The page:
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In Lexapro Birth Defects Litigation, Does the Doctor Share the Blame?

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Washington, DCAs we prepare to head into the ninth year since the US Food and Drug Administration (FDA) first released its safety advisory with regard to Selective Serotonin Reuptake Inhibitors (SSRIs) and their use by pregnant women, pundits will be watching the legal horizon for SSRI birth defect lawsuits scheduled to get underway in 2015. As of October there were about 200 lawsuits alleging SSRI and Lexapro birth defects in multidistrict litigation in Cole County Circuit Court Missouri.

The first of these is set for April 2015. Other lawsuits alleging Lexapro persistent pulmonary hypertension (Lexapro PPH) and other SSRI birth defect allegations are pending in New Jersey and California, with another case set to begin trial in Orange County in March.

Plaintiffs have been taking the manufacturer of Lexapro, Forest Laboratories (now part of Actavis), to task for allegedly concealing risks to pregnant women and their unborn children. And while it has been asserted that risks of Lexapro birth defects could have been presented more openly, there were and continue to be veiled references to potential risks nonetheless.

Thus, the question remains, where does the plaintiff’s physician fit into all of this? And does a patient’s doctor share in the liability if he or she was aware of the risk and failed to inform the patient in order to secure informed consent to take Lexapro while pregnant? If the doctor was not aware of the risks, should he or she have been? Regardless of allegations that manufacturers were not forthcoming with risks for newborn birth defects, could the physician have nonetheless secured the necessary risk profile through medical due diligence?

The FDA’s release of a health advisory in 2006 was based upon a study published in the New England Journal of Medicine in the same year suggesting that taking an SSRI such as Lexapro in the second and third trimester could produce a six-fold increased risk for Lexapro PPH over pregnant women who did not take an SSRI during the second half of their pregnancies.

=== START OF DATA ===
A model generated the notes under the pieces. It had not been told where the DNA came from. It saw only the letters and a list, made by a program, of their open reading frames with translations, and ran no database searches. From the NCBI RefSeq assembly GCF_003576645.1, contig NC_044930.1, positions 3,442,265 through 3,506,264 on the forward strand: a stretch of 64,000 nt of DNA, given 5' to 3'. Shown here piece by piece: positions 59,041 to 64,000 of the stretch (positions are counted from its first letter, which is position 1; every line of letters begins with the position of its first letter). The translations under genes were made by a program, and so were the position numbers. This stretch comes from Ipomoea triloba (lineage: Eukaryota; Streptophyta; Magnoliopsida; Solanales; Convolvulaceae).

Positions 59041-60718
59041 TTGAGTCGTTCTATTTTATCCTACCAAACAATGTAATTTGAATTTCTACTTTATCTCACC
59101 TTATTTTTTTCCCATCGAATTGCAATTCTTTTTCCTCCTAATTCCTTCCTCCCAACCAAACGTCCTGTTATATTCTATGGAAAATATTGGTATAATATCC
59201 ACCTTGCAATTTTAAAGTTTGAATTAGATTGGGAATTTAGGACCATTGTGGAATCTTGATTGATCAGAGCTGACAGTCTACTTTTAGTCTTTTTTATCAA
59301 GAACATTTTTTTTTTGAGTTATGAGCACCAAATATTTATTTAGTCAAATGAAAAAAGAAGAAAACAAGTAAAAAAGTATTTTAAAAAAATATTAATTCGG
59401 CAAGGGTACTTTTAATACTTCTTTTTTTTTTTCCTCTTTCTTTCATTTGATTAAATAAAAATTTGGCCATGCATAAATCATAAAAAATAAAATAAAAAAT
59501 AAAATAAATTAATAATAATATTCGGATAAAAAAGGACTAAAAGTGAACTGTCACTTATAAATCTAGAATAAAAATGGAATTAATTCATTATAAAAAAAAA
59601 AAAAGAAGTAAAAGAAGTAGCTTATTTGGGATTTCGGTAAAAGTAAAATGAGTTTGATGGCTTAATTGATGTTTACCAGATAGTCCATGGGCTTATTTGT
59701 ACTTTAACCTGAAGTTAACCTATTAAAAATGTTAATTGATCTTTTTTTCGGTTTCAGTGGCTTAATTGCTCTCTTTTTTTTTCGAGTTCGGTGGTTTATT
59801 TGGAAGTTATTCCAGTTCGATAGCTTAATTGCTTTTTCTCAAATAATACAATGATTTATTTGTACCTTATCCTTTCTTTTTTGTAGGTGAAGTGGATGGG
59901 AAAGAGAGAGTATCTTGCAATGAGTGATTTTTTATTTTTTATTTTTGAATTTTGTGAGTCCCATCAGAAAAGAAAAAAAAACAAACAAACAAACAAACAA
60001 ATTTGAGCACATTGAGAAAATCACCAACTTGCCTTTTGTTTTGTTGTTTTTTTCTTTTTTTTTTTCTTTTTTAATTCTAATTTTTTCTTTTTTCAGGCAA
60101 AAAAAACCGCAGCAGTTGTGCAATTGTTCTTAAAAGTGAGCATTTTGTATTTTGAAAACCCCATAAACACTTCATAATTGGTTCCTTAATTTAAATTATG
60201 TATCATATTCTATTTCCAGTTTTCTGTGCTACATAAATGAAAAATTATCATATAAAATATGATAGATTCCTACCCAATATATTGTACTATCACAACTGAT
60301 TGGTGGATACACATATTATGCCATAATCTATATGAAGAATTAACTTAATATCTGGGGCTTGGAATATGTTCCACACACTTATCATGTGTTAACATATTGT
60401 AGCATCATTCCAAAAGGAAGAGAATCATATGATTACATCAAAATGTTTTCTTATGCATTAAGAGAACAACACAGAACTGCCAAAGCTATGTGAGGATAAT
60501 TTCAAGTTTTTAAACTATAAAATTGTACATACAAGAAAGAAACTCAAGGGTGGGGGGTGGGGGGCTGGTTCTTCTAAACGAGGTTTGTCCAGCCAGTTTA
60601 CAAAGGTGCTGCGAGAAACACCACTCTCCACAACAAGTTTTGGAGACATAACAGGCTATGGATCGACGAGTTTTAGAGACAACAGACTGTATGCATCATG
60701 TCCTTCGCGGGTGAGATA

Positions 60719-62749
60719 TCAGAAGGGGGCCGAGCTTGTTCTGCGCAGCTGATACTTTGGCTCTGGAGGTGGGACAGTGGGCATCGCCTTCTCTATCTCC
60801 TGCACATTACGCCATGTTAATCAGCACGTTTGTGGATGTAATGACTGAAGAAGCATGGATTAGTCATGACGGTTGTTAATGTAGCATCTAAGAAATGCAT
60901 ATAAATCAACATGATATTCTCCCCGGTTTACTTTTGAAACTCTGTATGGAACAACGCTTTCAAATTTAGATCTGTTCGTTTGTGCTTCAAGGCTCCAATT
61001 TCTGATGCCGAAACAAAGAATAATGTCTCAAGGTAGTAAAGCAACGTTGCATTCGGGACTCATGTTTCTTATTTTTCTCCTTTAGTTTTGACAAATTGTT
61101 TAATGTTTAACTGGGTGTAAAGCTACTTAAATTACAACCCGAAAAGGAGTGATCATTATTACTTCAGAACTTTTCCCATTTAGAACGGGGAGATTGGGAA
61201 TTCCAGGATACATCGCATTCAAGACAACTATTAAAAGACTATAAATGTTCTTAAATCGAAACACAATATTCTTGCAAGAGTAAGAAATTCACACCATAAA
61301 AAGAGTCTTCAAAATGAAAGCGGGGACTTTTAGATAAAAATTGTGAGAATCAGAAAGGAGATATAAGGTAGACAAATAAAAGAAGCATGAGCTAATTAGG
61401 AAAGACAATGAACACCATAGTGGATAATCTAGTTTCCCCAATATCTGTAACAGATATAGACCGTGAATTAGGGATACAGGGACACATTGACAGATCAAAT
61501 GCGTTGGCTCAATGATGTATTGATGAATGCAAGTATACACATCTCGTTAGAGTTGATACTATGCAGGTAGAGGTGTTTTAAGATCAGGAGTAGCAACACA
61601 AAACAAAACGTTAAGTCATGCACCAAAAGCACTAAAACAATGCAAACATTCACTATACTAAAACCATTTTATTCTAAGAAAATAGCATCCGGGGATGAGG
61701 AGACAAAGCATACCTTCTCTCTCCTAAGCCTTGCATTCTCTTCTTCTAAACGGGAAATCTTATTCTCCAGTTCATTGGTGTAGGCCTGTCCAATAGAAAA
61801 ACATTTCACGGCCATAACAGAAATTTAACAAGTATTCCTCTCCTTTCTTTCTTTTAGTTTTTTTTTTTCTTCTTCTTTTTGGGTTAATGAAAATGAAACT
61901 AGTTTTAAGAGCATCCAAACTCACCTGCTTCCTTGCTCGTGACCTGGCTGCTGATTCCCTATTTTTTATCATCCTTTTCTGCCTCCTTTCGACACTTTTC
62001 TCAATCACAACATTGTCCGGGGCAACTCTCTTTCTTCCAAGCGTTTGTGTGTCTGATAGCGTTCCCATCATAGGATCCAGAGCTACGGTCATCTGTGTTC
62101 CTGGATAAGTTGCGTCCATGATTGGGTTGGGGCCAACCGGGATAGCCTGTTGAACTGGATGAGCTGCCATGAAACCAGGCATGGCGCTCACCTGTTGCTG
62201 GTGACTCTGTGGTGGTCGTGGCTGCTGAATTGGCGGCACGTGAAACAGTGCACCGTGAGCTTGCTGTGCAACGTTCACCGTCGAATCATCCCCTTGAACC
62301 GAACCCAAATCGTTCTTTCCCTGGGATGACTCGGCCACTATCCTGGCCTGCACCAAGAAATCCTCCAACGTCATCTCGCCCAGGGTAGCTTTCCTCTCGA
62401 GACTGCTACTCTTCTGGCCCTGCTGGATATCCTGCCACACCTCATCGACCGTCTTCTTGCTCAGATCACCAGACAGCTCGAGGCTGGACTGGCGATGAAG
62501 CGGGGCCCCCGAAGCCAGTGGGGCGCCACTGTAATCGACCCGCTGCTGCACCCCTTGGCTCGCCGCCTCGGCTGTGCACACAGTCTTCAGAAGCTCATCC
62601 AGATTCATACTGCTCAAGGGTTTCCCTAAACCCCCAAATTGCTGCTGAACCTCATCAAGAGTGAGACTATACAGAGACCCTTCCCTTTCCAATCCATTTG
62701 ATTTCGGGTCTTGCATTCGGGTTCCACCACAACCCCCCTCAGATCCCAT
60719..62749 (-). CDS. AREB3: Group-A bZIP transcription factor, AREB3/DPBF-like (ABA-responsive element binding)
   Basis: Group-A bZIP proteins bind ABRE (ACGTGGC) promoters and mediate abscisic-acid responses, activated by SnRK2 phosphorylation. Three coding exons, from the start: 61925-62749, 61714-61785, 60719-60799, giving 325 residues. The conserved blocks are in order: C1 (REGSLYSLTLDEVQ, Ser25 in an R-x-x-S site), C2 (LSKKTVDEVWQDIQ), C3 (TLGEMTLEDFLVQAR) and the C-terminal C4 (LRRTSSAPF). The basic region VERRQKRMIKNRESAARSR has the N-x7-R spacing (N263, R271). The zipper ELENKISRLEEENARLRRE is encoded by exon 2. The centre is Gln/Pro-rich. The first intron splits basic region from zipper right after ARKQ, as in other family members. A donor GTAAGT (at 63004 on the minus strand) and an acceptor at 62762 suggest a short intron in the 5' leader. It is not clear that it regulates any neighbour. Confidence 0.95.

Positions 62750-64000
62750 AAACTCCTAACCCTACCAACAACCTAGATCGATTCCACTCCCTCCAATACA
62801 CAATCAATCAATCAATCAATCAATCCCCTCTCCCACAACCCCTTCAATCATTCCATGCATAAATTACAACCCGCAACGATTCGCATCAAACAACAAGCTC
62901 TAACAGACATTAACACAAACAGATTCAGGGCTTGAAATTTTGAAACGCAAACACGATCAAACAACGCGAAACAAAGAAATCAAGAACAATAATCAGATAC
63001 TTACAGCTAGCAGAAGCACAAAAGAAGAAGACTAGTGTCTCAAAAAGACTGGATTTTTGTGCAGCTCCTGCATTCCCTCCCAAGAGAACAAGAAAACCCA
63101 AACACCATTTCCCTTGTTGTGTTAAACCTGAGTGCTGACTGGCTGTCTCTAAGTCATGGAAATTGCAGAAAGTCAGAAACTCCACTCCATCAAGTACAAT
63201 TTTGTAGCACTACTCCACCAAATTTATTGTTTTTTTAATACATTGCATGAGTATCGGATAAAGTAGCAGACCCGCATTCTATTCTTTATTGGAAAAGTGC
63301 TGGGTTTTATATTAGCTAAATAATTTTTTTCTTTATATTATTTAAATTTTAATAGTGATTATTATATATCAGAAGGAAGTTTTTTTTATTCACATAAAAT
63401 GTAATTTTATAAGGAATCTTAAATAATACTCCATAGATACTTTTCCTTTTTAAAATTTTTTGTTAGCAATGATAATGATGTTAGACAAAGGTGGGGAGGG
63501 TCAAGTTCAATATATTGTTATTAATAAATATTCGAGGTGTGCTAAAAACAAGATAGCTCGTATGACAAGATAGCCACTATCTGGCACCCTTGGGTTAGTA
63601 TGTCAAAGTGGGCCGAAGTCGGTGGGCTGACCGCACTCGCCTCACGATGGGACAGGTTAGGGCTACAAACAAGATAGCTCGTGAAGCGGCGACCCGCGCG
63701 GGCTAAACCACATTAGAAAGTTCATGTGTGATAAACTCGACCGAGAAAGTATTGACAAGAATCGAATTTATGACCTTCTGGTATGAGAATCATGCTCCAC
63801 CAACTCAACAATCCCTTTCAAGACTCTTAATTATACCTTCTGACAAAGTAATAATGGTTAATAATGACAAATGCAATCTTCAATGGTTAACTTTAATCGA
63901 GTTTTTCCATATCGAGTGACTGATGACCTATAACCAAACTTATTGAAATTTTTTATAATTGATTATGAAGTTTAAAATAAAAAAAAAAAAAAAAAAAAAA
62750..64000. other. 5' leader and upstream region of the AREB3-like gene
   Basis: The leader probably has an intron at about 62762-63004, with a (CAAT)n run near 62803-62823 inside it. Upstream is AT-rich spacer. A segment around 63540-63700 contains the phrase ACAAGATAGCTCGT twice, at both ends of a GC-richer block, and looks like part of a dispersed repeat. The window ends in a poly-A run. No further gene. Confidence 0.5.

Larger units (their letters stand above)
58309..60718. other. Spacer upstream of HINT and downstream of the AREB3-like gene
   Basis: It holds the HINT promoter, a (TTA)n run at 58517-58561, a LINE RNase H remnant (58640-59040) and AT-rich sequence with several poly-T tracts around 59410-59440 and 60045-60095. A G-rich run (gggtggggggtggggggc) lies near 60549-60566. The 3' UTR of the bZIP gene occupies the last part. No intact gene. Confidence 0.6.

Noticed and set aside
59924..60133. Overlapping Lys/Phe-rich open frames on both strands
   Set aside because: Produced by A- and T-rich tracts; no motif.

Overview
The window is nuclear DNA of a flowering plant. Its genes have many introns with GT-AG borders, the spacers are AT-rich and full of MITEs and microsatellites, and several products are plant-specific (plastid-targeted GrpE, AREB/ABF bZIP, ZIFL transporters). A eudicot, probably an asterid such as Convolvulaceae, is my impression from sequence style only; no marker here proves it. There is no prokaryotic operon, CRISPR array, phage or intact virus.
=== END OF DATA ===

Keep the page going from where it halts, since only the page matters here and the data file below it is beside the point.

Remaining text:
Prior to its acquisition by Actavis, Forest maintained a website at that at one time carried this statement under an FAQ section: “There have been no studies done to show that Lexapro is safe to use in pregnant women. Therefore, Lexapro should be used during pregnancy only if the potential benefit justifies the potential risk to the unborn child.”

Since Actavis’ acquisition of Forest in July 2014, web presence has changed. Now, a search for takes the viewer to an all-encompassing site listing all the products in the Actavis/Forest portfolio. Lexapro is one of them. While a Frequently Asked Questions page doesn’t appear to be readily apparent, Actavis/Forest has nonetheless posted a summary of official prescribing information for escitalopram (Lexapro). On page 25 of this 26-page document, the manufacturer advises “It is not known if Lexapro will harm your unborn baby. Talk to your healthcare provider about the benefits and risks of treating depression during pregnancy.”

And, on page 16: “There are no adequate and well-controlled studies in pregnant women; therefore, escitalopram [Lexapro] should be used during pregnancy only if the potential benefit justifies the potential risk to the fetus.”

Escitalopram (Lexapro) is classed by the FDA as a Category C medication within the context of pregnancy: “Animal reproduction studies have shown an adverse effect on the fetus and there are no adequate and well-controlled studies in humans, but potential benefits may warrant use of the drug in pregnant women despite potential risks.”

At the end of the day, the message is there: newborn birth defects are possible. The question remains: within the context of conversation or debate over whether a patient and potential plaintiff should be weaned off an SSRI such as Lexapro during pregnancy, are Lexapro side effects pertaining to potential harms to the newborn adequately explained by both the manufacturer and the physician? And if not, what roles do either camps play in a Lexapro lawsuit?

We’ll find out at the conclusion of two SSRI lawsuits coming soon in the New Year…


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